Symβiosis aims to provide resources, commentaries and analysis, on political, social and cultural ideas and developments affecting change and policy, original and creative, based on arguments, able to propose and debate solutions to critical issues, maintaining a broad intellectual scope and global reach that readers need to understand the choices shaping lives, and reflecting on Greece, the Balkans, Europe and the world.




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A New World Economic Order

Date added: 12/06/2010
Date modified: 12/06/2010
Filesize: 822.29 kB
Downloads: 1185

Overhauling the Global Economic Governance as a Result of the Financial Crisis, 2008–2009
By Tapani Paavonen

The recent economic crisis, 2008–2009,1 is commonly characterized as the worst since the Great Depression of 1929–1933. This recent crisis, called also the Great Recession, seems to form a turning-point in the global economic governance and the development of the world economy.
Two critical points of view dominate the developments since Autumn 2008: Firstly, governments and central banks in different countries, under the leadership of the Group of Twenty (G-20) (see pp. 37–39), were capable of taking prompt action against depression. Not only did the political decision makers react to the actual situation but the G-20 undertook to design an ambitious long-term programme to bring the very phenomenon of the business cycle under control at last. The G-20 managed to evoke wide-based international cooperation not only among its twenty members but also among existing international organizations such as the International Monetary Fund (IMF), the World Bank, the World Trade Organization (WTO) and a number of more specific bodies. This is even more astonishing since deregulations have been the recent trend in economic policy. Secondly, the developments since Autumn 2008 have revealed the increasing weight and significance of the emerging and developing economies in the world economy. It has been a gradual, even incremental process, lasting for decades, but during the recent couple of years, a sudden shift seems to have taken place in the apparent “power relations” within the world economy.

Humanitarian soldiers, colonialised Others and invisible enemies: Visual strategic communication nar

Date added: 10/14/2011
Date modified: 10/14/2011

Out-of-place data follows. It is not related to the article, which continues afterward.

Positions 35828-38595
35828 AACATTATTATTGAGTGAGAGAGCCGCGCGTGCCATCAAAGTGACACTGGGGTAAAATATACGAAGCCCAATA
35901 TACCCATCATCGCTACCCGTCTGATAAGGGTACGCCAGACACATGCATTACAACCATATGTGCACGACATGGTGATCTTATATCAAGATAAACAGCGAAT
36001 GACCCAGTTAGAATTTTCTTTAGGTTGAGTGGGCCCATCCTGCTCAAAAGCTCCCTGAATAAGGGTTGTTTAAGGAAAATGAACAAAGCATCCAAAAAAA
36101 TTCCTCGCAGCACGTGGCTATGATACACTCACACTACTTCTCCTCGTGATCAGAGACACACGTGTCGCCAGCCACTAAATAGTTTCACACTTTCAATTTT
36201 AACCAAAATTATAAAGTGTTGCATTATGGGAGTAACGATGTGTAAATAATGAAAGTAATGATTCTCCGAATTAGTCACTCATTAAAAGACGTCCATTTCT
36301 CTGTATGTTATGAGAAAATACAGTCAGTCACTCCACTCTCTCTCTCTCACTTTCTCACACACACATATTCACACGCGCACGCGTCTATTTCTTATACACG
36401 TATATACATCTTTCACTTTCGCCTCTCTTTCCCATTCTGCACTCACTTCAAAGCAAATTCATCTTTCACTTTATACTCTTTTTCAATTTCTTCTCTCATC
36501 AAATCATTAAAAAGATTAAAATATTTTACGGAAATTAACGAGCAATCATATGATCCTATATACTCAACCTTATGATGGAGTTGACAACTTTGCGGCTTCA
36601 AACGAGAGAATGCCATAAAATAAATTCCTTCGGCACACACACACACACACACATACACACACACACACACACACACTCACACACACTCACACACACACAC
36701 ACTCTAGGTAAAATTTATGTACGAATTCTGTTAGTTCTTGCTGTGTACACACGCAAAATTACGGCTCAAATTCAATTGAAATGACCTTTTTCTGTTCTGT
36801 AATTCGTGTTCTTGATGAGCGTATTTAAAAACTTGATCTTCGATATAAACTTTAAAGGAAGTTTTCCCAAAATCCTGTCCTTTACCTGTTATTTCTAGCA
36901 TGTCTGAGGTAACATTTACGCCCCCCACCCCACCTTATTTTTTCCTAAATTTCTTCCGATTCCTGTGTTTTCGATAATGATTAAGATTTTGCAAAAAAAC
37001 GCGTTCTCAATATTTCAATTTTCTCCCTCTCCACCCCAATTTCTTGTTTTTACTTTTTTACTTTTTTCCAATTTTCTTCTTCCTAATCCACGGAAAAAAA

Filesize: 2.04 MB
Downloads: 1026

Noora Kotilainen
The Finnish Institute of International Affairs

The publicity photos released by ISAF sketch a manifold depiction of the current operation in Afghanistan. The images describe and adapt according to the official objectives of the operation and present the coalition presence and work in the area in a positive light. The soldiers are pictured playing, giving gifts, and interacting with the locals, while the Afghans are pictured as child-like, underdeveloped and in need of the Western aid.

Dispute Resolution and Cross-border Cooperation in Northeast Asia: Reflections on the Nordic Experie

Date added: 10/14/2011
Date modified: 10/14/2011
Filesize: 492.66 kB
Downloads: 1006

Sangsoo Lee and Alec Forss
ASIA PAPER, June 2011, pp. 39

This paper examines cases of dispute resolution and cross-border cooperation in two regions: the Nordic region and Northeast Asia. The two regions are markedly different. The Nordic region is often described as an area where stable peace has been successfully consolidated, and where borders serve as positive interfaces for cooperation rather than as obstacles. The Norway–Iceland fishery dispute, Hässelö Island, Åland Island, Morokulien Peace Park, Haparanda–Tornio EuroCity, and Oulanka/Paanajärvi national park are examples in this context of peaceful resolution of territorial disputes and/or enhancing cross-border cooperation. In stark contrast, the countries of Northeast Asia continue to be locked in seemingly intractable territorial and maritime disputes that have defied resolution. The aim of this paper is to reflect upon the Nordic experience of dispute resolution and cross-border cooperation and to focus attention on how similar mechanisms could potentially be applied in the case of different territorial disputes or points of tension in Northeast Asia: Dokdo/Takeshima, the Kuril Islands, the Senkaku/Diaoyu Islands, as well as the Demilitarized Zone and the Yellow Sea on the Korean Peninsula. In sum, in spite of significant limitations and differences, it is hoped that this paper may show how the Nordic countries and its experiences can prove both instructive and, above all, motivational in generating ideas for setting up similarly inspired regimes of peaceful resolution and cooperation in Northeast Asia in the future.

Afghanistan: The Geopolitics of Regional Economic Integration. The Emergence of China as the New Facilitator